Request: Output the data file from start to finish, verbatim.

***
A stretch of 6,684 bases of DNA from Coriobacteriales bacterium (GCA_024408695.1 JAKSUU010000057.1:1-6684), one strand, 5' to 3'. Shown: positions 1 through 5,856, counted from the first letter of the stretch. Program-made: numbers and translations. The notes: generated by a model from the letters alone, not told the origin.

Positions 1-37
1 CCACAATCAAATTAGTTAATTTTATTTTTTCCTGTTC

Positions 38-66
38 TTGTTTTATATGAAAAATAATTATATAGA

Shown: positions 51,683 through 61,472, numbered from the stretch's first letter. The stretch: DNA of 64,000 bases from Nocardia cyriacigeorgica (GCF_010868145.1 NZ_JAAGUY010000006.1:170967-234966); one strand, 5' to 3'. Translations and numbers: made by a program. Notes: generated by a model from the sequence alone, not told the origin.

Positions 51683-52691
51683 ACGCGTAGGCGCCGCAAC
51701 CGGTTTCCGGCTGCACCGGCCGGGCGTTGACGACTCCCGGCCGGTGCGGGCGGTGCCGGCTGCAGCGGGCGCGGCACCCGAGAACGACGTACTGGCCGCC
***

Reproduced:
A stretch of 6,684 bases of DNA from Coriobacteriales bacterium (GCA_024408695.1 JAKSUU010000057.1:1-6684), one strand, 5' to 3'. Shown: positions 1 through 5,856, counted from the first letter of the stretch. Program-made: numbers and translations. The notes: generated by a model from the letters alone, not told the origin.

Positions 1-37
1 CCACAATCAAATTAGTTAATTTTATTTTTTCCTGTTC

Positions 38-66
38 TTGTTTTATATGAAAAATAATTATATAGA

Shown: positions 51,683 through 61,472, numbered from the stretch's first letter. The stretch: DNA of 64,000 bases from Nocardia cyriacigeorgica (GCF_010868145.1 NZ_JAAGUY010000006.1:170967-234966); one strand, 5' to 3'. Translations and numbers: made by a program. Notes: generated by a model from the sequence alone, not told the origin.

Positions 51683-52691
51683 ACGCGTAGGCGCCGCAAC
51701 CGGTTTCCGGCTGCACCGGCCGGGCGTTGACGACTCCCGGCCGGTGCGGGCGGTGCCGGCTGCAGCGGGCGCGGCACCCGAGAACGACGTACTGGCCGCC